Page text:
The body is a chemical factory and all foods produce reactions in the body. Eating the wrong foods may cause a brain chemistry and nervous system imbalance. Experts say that the top five foods that can cause sensitivity and aggravate ADHD symptoms include eggs, corn, citrus products, and wheat and dairy products. They also say that adding a daily supplement to your child’s diet may help. Missing essential nutrients may also cause ADHD symptoms.

Taking the natural route is always worth a try.

Better Choices, Healthy Choices for Fast and Simple Meals and Snacks

March 1st, 2010

During the school year it is difficult finding children the food they want fast while still giving them the nutrition they need.  There are easy ways to make sure your kids don’t have to settle for fast food. Here are a few ideas for a better choice.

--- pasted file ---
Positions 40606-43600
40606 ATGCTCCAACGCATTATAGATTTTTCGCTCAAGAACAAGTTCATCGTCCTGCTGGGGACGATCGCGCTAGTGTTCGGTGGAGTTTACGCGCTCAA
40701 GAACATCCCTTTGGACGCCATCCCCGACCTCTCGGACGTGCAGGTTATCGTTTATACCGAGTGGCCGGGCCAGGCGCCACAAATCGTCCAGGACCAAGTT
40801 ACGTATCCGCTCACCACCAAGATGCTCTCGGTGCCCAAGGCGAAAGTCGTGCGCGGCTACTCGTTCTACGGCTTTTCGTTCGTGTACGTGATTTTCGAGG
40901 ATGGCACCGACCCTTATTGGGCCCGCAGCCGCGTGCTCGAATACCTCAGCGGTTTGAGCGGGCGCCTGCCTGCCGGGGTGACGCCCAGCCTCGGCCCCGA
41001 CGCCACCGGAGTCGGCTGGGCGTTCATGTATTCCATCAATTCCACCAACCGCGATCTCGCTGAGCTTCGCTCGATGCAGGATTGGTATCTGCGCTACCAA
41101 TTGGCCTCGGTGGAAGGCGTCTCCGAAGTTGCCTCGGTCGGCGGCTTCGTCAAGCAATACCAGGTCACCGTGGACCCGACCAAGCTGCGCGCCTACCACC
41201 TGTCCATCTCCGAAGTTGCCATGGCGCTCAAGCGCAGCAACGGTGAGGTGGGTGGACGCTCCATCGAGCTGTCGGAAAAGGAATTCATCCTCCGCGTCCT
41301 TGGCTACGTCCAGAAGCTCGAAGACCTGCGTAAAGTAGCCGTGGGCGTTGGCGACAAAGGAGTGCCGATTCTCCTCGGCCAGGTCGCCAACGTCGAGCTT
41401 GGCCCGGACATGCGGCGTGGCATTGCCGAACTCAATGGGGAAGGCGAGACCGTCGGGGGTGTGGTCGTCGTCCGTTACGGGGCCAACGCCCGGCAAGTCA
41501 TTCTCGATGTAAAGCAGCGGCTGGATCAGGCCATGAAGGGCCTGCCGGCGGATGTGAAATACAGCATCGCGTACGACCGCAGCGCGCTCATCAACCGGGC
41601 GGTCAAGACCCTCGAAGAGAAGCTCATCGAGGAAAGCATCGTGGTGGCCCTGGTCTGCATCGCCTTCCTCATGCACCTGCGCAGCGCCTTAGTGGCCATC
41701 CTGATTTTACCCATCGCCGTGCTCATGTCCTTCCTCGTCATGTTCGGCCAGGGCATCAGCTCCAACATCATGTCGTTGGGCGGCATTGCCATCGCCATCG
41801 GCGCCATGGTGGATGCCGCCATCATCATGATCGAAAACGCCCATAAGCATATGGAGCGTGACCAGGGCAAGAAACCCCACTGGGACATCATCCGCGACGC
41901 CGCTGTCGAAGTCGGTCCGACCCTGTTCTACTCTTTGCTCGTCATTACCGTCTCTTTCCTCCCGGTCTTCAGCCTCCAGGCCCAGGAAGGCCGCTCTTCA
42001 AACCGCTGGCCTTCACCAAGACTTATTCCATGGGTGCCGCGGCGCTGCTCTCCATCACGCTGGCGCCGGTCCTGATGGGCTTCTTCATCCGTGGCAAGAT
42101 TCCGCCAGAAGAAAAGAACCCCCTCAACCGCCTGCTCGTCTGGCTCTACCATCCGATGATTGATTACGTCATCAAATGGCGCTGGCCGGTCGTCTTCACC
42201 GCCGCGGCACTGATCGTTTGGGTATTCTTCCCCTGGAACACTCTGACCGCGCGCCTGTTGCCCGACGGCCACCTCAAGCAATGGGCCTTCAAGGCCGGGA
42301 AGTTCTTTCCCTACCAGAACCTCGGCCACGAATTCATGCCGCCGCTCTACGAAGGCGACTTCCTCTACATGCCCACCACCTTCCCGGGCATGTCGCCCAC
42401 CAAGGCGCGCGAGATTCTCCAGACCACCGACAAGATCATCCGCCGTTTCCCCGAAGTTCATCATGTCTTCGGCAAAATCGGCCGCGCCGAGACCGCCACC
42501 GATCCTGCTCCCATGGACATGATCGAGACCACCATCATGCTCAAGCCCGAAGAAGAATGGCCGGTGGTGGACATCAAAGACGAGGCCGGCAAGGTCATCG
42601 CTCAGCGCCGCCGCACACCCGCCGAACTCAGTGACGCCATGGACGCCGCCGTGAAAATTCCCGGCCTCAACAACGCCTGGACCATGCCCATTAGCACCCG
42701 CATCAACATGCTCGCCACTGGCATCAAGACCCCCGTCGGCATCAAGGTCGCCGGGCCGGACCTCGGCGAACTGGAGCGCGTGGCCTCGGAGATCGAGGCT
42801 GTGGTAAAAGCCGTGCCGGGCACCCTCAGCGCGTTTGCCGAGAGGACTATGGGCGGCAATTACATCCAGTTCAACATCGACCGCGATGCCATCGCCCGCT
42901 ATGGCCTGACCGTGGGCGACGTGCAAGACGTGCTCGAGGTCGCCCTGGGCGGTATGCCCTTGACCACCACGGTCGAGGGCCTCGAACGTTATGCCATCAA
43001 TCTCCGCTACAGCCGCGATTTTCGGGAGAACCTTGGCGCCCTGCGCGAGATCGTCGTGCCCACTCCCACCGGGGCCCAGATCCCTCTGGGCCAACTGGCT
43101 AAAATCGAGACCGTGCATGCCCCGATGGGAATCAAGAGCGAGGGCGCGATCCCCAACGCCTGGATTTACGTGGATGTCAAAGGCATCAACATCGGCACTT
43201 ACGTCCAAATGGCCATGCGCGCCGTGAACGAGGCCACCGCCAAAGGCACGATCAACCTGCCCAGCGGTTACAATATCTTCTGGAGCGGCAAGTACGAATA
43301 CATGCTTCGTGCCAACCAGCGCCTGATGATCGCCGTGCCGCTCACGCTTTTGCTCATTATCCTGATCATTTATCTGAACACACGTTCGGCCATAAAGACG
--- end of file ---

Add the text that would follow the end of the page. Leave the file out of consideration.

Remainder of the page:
Morning: 
- Skim milk oatmeal with raisins. 
- Frozen waffles with walnuts and berries. 
- Wheat crackers with string cheese and fruit.
- Scrambled eggs in a tortilla with light cheese.
- Hummus, wheat pita and celery sticks.
- English muffin with cheese and tomato sauce.
- Smoothie with either tofu or plain yogurt, frozen fruit and 1 Tbsp. ground flax.

Afternoon:
- Fresh Fruit.
- Light string cheese.
- Fruit cups.
- Trail mix made with nuts, dried up fruit, chocolate chips, or little marshmallows.
- Either carrots, celery or jicama sticks with some low fat ranch dressing.
- Oatmeal- raisin cookie.

Evening Snacks:
- Small bowl of milk and cereal.
- Plain yogurt with honey and sunflower seeds.
- Cottage cheese and pineapple.
- Hot chocolate with skim milk
-  Wheat bread with nut butter.
- 1 cup of light, low fat popcorn or air pooped popcorn with a little bit of parmesan cheese.